There has been much discussion in the news lately about raising the minimum wage. Those against the proposal tend to use economic arguments such as the fast food executive who claimed that his company would be driven out of business if the minimum wage were to be doubled. There have also been dire warnings of blows being dealt to an already fragile economy and predictions of wide spread unemployment. On the other hand, those in favor of the proposal tend use moralistic arguments to try to advance their cause. Unfortunately, stories about folks who work full time, sometimes at two or more jobs, and who still can’t properly feed and house their families tend to fall on the deaf ears of the Washington politicians who greet the business lobbyist with open arms and extended palms.
I don’t think that we hear enough about the economic arguments in favor of raising the minimum wage. In our consumer driven economy, if the middle class continues to shrink and minimum wage employees continue to fall every deeper into poverty, who is going to have the money to buy the products and services which business seek to sell. When minimum wage workers make so little that they qualify for food stamps and other government assistance programs, doesn’t that mean that we enjoy low prices at Wal-Mart and McDonald’s only because we as tax payers are subsidizing their work force.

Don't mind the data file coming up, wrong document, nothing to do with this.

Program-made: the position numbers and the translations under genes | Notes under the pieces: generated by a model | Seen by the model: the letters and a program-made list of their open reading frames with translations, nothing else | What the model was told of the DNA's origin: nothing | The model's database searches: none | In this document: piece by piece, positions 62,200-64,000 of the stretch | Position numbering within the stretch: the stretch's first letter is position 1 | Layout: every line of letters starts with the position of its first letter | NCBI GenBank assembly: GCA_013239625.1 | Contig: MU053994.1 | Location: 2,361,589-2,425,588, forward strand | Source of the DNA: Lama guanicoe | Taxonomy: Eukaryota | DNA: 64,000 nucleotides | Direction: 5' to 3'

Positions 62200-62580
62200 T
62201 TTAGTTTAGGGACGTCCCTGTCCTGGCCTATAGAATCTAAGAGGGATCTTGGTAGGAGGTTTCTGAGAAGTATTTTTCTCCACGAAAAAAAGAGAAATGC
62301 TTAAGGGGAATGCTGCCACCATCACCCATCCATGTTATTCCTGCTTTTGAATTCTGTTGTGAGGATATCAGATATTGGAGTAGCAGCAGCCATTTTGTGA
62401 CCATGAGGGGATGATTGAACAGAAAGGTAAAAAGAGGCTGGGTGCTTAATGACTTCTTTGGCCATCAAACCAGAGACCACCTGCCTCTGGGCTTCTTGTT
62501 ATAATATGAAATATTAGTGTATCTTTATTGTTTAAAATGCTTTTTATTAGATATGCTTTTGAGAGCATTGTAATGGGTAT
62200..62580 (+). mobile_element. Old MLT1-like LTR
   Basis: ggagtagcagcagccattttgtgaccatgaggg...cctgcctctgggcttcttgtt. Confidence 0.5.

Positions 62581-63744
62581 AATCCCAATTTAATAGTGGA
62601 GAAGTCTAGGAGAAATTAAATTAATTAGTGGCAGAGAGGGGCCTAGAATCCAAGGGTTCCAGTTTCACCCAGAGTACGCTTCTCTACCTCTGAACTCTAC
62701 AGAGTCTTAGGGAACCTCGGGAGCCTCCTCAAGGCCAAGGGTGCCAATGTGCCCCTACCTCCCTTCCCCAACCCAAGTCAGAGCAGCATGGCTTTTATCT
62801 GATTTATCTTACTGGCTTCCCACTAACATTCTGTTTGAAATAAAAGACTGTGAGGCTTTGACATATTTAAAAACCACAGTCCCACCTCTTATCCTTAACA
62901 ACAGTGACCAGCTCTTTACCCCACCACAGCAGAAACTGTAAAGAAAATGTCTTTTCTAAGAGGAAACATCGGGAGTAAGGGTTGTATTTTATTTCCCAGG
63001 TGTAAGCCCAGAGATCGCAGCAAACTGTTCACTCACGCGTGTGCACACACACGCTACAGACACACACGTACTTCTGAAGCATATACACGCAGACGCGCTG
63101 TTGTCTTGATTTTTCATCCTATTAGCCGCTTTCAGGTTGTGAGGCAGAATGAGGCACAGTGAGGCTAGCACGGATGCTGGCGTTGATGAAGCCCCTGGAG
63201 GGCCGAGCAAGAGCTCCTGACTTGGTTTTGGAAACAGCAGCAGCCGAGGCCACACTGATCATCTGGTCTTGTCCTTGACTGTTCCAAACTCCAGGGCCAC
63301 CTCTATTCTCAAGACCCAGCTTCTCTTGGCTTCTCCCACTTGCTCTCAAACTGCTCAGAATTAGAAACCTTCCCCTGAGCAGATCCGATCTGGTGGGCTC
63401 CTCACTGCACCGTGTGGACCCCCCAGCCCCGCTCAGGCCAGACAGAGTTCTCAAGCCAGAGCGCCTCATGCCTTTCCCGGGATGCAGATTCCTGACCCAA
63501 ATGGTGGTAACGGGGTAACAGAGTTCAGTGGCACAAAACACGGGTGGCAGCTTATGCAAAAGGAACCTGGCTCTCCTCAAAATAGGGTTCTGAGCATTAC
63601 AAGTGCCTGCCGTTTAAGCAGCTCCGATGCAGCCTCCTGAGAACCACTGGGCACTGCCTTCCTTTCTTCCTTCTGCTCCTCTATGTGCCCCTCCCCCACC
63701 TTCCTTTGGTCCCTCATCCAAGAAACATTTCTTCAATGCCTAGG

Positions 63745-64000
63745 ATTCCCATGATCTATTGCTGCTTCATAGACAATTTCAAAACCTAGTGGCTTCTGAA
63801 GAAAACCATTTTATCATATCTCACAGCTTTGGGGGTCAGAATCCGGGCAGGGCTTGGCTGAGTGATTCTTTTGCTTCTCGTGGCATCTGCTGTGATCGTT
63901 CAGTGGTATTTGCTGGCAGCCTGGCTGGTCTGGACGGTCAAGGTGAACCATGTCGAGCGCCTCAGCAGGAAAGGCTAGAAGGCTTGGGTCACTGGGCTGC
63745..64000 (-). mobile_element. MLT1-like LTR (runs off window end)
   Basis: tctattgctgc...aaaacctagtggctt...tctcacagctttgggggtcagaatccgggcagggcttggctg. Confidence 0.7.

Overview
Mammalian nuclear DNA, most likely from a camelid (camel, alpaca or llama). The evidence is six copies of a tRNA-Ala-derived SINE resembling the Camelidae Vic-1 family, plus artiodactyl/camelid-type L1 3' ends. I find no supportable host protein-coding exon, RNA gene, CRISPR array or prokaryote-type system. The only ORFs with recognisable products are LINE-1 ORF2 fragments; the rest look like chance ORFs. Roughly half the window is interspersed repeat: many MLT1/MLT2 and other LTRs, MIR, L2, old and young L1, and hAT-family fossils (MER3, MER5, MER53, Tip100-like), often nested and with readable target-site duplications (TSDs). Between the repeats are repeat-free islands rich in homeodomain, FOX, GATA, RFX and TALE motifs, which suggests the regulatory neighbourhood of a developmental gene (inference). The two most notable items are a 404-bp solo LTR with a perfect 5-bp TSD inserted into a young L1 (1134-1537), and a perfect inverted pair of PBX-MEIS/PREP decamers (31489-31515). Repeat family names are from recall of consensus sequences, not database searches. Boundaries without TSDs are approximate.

I subscribe to service provided by the Motley Fool – a company specializing in providing advice on stock investments. When I recently received an email from that company with a link to an article about the minimum wage discussion, I had little doubt which side of the argument they would take. Well, I was totally wrong. The article entitled, “The Saddest Thing About the Minimum Wage Controversy” made an economic case for raising the minimum wage far better than I could have done. I strongly suggest that you take the time to read it.
Here is the link to that article (hold down your “Ctrl” key and click on the link to access thew eb page. : http://www.fool.com/investing/general/2013/12/05/the-saddest-thing-about-the-minimum-wage-controver.aspx